WHEREFORE Plaintiff claims against 1st and 2nd Defendants, alternatively, 1st or 2nd Defendant or those Defendants opposing, if any, jointly and severally, the one paying the other to be absolved:
1. Payment of the sum of N$3 000 000.00 to Plaintiff.
2. Interest on the said sums to be calculated at the prescribed rate of 20% per annum a tempore morae from the date of judgment to date of payment, alternatively,
3. An order directing 1st and 2nd Defendants, alternatively 1st Defendant, alternatively 2nd Defendant, to take the necessary steps to secure an allocation of the right of exploitation for dermesal hake or comparable fishing rights/quota, exclusively to plaintiff for the period of ten (10) years or any other period determined by 1st Defendant’s Ministry or competent body, whichever period is longer.
4. costs of suit . . .’
 The first and second defendants both raised a plea of prescription to the plaintiff’s claim and pray that the plaintiff’s claim be dismissed with costs, and in support submitted the following in its plea:
4.1. Plaintiff’s claim is based on an alleged transfer of OMF CC hake fishing exploitation/quota rights to Augei-Khas Sea products CC by first defendant on 4 November 2004.
4.2. Plaintiff’s summons was served on the first defendant on 8 July 2010 which is more than three years after the date on which the claim arose.
4.3. In the premises, plaintiff’s claim is prescribed in terms of section 11 of Act 68 of 1969.
 When dealing with a plea of prescription, the court is not tasked to look at the merits of the case, but to look at whether the cause of action arose before the 3 years period stipulated in Section 11 of the Prescription Act has not prescribed.
 The cause of action arose in 2004 and the summons were only issued in 2010. The further allegations regarding the meetings and discussions between the relevant parties in trying to resolve the dispute do not serve to interrupt the period of prescription which is 3 years. Section 15 of the Prescription Act states –
‘15 Judicial interruption of prescription
(1) The running of prescription shall, subject to the provisions of subsection (2), be interrupted by the service on the debtor of any process whereby the creditor claims payment of the debt.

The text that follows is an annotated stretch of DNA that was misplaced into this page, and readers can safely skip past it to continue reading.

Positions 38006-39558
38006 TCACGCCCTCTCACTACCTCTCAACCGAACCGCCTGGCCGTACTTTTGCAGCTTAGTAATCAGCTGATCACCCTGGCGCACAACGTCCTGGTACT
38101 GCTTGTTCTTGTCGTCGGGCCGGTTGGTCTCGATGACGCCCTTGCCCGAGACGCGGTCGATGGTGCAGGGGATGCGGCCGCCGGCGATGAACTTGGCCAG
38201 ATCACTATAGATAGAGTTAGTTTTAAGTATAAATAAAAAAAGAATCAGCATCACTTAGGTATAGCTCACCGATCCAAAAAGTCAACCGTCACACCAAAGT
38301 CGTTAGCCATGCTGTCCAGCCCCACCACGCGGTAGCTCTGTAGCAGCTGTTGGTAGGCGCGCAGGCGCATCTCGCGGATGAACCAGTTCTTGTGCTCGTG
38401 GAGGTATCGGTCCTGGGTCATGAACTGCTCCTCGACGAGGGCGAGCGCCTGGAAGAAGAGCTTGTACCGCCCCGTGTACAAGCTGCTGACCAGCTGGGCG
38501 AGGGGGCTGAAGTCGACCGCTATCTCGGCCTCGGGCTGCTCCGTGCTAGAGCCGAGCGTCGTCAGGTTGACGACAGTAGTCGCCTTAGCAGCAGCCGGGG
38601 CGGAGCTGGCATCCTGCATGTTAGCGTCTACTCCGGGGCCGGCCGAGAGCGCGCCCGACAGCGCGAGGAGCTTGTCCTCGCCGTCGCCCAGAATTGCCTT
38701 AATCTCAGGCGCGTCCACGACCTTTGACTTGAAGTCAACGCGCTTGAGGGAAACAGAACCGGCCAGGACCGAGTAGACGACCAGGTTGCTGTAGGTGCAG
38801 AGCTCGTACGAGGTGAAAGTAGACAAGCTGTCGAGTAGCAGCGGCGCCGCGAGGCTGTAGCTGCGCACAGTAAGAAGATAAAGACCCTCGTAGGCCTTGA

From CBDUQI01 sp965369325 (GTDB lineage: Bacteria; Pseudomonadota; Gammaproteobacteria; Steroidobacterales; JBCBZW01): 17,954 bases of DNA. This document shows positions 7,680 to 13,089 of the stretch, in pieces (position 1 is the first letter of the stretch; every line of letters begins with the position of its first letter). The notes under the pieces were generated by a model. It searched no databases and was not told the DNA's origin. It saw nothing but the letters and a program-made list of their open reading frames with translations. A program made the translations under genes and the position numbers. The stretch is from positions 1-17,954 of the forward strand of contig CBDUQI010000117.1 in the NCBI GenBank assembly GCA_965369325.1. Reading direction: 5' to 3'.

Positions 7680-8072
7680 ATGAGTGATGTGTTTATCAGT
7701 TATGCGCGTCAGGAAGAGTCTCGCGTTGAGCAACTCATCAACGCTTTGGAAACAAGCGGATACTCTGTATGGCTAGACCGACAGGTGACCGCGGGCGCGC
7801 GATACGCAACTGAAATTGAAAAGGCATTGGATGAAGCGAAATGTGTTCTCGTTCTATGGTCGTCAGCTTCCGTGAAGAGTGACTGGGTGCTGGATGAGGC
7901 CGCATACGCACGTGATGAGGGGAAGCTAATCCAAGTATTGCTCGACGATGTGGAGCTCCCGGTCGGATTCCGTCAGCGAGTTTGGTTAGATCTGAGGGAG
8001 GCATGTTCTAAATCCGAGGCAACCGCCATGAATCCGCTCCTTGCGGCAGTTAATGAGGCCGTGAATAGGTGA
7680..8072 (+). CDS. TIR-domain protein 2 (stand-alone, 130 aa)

(2) Unless the debtor acknowledges liability, the interruption of prescription in terms of subsection (1) shall lapse, and the running of prescription shall not be deemed to have been interrupted, if the creditor does not successfully prosecute his claim under the process in question to final judgment or if he does so prosecute his claim but abandons the judgment or the judgment is set aside.
(3) If the running of prescription is interrupted as contemplated in subsection (1) and the debtor acknowledges liability, and the creditor does not prosecute his claim to final judgment, prescription shall commence to run afresh from the day on which the debtor acknowledges liability or, if at the time when the debtor acknowledges liability or at any time thereafter the parties postpone the due date of the debt, from the day upon which the debt again becomes due.
(4) If the running of prescription is interrupted as contemplated in subsection (1) and the creditor successfully prosecutes his claim under the process in question to final judgment and the interruption does not lapse in terms of subsection (2), prescription shall commence to run afresh on the day on which the judgment of the court becomes executable.
(5) If any person is joined as a defendant on his own application, the process whereby the creditor claims payment of the debt shall be deemed to have been served on such person on the date of such joinder.
(6) For the purposes of this section, "process" includes a petition, a notice of motion, a rule nisi, a pleading in reconvention, a third party notice referred to in any rule of court, and any document whereby legal proceedings are commenced.’
 The first claim against the 1st defendant and the 2nd defendant is a claim in the amount of 3 000 000.00which is based on the original cause of action which arose in 2004, being the loss of income, to mention but one, suffered by the plaintiff as a result of the decision made by the first defendant in 2004. Once the claim which is based on the decision made by the first defendant in 2004 has become prescribed, there is no room for any argument that the first and second defendants should re-visit that decision and to substitute it with an order directing the first and second defendants either jointly or severally to secure an allocation of the right of exploitation for dermesal hake or comparable fishing rights/quota, exclusively to plaintiff for the period of ten (10) years or any other period.
 For these reasons, I make the following orders:
1. The Special Plea is upheld.
2. The Plaintiff is ordered to pay the costs of the first and second defendants on the basis of one instructing and one instructed counsel.
3. The matter is finalized and removed from the case management roll.
FOR THE PLAINTIFF: Pia M. Teek
Plaintiff in Person
FOR THE FIRST DEFENDANT: Mrs. C. Machaka
OF: Government Attorneys, Windhoek
FOR THE SECOND DEFENDANT: N. Bassingthwaighte
INSTRUCTED BY: Office of the Ombudsman, Windhoek